A Year After Dobbs Ruling, 57% of Abortion Patients at Waukegan Planned Parenthood Come From Other States

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This Saturday marks one year since the U.S. Supreme Court’s decision on Dobbs v. Jackson Women’s Health Organization, which reversed the 50-year-old Roe v. Wade decision.

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Since then, many people have flocked to Illinois in search of abortion access.

One of those spots for access is the Planned Parenthood in Waukegan. The clinic opened in 2020 — just before the pandemic and two years before the Dobbs decision.

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PPIL said it had anticipated it would be necessary to serve patients in neighboring Wisconsin who could lose access to abortion when Roe was overturned.

The organization was right. After Dobbs, patients have not only come to Illinois from neighboring states, but from a total of 34 states around the country, even as far as Florida.

For a few hours every Tuesday morning, anti-abortion activists stand across the street from the Waukegan clinic, attempting to connect with the people coming to Planned Parenthood for abortion services.

“We’re out here with a feeling of love in our hearts,” said Lake County Right to Life board member Dennis Rowan. “We just want to give them better options than to have their baby killed.”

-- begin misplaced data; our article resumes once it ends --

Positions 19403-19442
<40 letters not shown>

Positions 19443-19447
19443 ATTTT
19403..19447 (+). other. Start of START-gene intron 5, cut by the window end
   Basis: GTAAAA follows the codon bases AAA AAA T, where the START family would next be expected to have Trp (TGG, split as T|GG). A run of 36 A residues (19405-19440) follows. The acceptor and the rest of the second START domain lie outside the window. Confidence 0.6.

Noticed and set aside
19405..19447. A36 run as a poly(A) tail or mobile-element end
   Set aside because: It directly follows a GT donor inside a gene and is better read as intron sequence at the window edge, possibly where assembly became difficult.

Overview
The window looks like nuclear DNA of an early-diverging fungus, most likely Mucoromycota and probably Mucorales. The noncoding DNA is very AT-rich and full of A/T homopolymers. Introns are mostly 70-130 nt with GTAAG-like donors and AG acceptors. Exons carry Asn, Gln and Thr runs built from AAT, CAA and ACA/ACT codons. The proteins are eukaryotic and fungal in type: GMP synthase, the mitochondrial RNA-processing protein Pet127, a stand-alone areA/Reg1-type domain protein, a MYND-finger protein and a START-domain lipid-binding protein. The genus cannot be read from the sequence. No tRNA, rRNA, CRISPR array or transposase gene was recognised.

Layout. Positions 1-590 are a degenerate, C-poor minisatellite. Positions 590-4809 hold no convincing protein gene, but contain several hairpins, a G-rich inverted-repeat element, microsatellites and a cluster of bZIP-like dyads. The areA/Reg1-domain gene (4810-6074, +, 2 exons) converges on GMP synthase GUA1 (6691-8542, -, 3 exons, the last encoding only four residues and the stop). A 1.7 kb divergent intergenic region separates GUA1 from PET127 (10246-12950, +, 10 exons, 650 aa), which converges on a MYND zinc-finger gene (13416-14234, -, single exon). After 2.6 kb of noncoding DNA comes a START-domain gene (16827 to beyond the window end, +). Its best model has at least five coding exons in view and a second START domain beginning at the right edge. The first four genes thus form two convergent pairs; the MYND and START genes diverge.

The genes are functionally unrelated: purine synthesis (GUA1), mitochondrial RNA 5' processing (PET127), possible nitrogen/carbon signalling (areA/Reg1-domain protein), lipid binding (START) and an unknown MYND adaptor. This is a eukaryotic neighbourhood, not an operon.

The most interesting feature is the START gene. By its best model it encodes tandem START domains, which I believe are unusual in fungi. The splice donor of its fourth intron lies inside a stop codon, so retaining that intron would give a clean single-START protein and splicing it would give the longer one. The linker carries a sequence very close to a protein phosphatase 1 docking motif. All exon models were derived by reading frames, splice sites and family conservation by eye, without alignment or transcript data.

Rowan said one of those options is the Aid for Women Pregnancy Center just two blocks away.

“All kinds of different services that can help them to save their child, or give them some information as far as other options,” Rowan said. “… They might want to have their baby adopted.”

A bill sent to Gov. J.B. Pritzker’s desk for signing would make so-called crisis pregnancy centers subject to consumer fraud standards.

Under the Deceptive Practices of Limited Services Pregnancy Centers Act, these clinics could be sued if they engage in “unfair or deceptive acts or practices.”

WTTW News was allowed inside the Waukegan Planned Parenthood facility shortly before it opened to patients. An empty waiting room would eventually see more than 30 patients for the day for a variety of medical needs.

And since the Dobbs decision, this clinic has seen more and more patients making the trek from Wisconsin.

Dr. Kathy King is one of the Wisconsin-based providers who also makes the trip to meet the increased demand.

“It’s not something we anticipated we would have to do, but all of our staff are immensely committed to this work,” King said.

King recalls the day the Dobbs decision was announced as one of the most devastating for her as a health care provider.

“We were only able to provide care to four of 70 patients,” King said. “Having someone literally checking in at the waiting desk and telling them that we couldn’t provide the health care that they were seeking that day was just horrible.”

King spoke with WTTW News from a patient recovery room at a Planned Parenthood in Milwaukee.